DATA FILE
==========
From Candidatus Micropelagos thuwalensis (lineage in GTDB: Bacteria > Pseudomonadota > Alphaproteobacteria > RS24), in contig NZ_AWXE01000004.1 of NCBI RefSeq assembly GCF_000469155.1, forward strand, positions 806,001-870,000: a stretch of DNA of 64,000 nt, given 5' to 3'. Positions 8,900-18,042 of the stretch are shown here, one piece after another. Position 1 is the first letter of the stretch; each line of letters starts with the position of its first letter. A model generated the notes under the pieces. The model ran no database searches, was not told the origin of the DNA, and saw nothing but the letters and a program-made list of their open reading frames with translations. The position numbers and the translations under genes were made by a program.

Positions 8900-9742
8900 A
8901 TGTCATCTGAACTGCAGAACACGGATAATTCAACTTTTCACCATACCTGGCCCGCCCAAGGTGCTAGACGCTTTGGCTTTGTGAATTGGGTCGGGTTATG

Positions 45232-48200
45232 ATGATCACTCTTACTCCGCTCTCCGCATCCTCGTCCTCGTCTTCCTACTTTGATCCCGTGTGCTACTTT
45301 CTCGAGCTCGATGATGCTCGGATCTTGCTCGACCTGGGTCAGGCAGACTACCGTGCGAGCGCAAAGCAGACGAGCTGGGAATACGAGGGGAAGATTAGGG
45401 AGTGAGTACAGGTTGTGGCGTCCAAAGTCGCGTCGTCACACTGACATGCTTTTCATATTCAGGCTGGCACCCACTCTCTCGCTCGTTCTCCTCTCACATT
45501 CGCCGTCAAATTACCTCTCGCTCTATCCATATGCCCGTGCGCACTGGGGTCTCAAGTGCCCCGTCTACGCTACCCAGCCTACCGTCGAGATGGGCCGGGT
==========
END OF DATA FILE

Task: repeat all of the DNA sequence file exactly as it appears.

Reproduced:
From Candidatus Micropelagos thuwalensis (lineage in GTDB: Bacteria > Pseudomonadota > Alphaproteobacteria > RS24), in contig NZ_AWXE01000004.1 of NCBI RefSeq assembly GCF_000469155.1, forward strand, positions 806,001-870,000: a stretch of DNA of 64,000 nt, given 5' to 3'. Positions 8,900-18,042 of the stretch are shown here, one piece after another. Position 1 is the first letter of the stretch; each line of letters starts with the position of its first letter. A model generated the notes under the pieces. The model ran no database searches, was not told the origin of the DNA, and saw nothing but the letters and a program-made list of their open reading frames with translations. The position numbers and the translations under genes were made by a program.

Positions 8900-9742
8900 A
8901 TGTCATCTGAACTGCAGAACACGGATAATTCAACTTTTCACCATACCTGGCCCGCCCAAGGTGCTAGACGCTTTGGCTTTGTGAATTGGGTCGGGTTATG

Positions 45232-48200
45232 ATGATCACTCTTACTCCGCTCTCCGCATCCTCGTCCTCGTCTTCCTACTTTGATCCCGTGTGCTACTTT
45301 CTCGAGCTCGATGATGCTCGGATCTTGCTCGACCTGGGTCAGGCAGACTACCGTGCGAGCGCAAAGCAGACGAGCTGGGAATACGAGGGGAAGATTAGGG
45401 AGTGAGTACAGGTTGTGGCGTCCAAAGTCGCGTCGTCACACTGACATGCTTTTCATATTCAGGCTGGCACCCACTCTCTCGCTCGTTCTCCTCTCACATT
45501 CGCCGTCAAATTACCTCTCGCTCTATCCATATGCCCGTGCGCACTGGGGTCTCAAGTGCCCCGTCTACGCTACCCAGCCTACCGTCGAGATGGGCCGGGT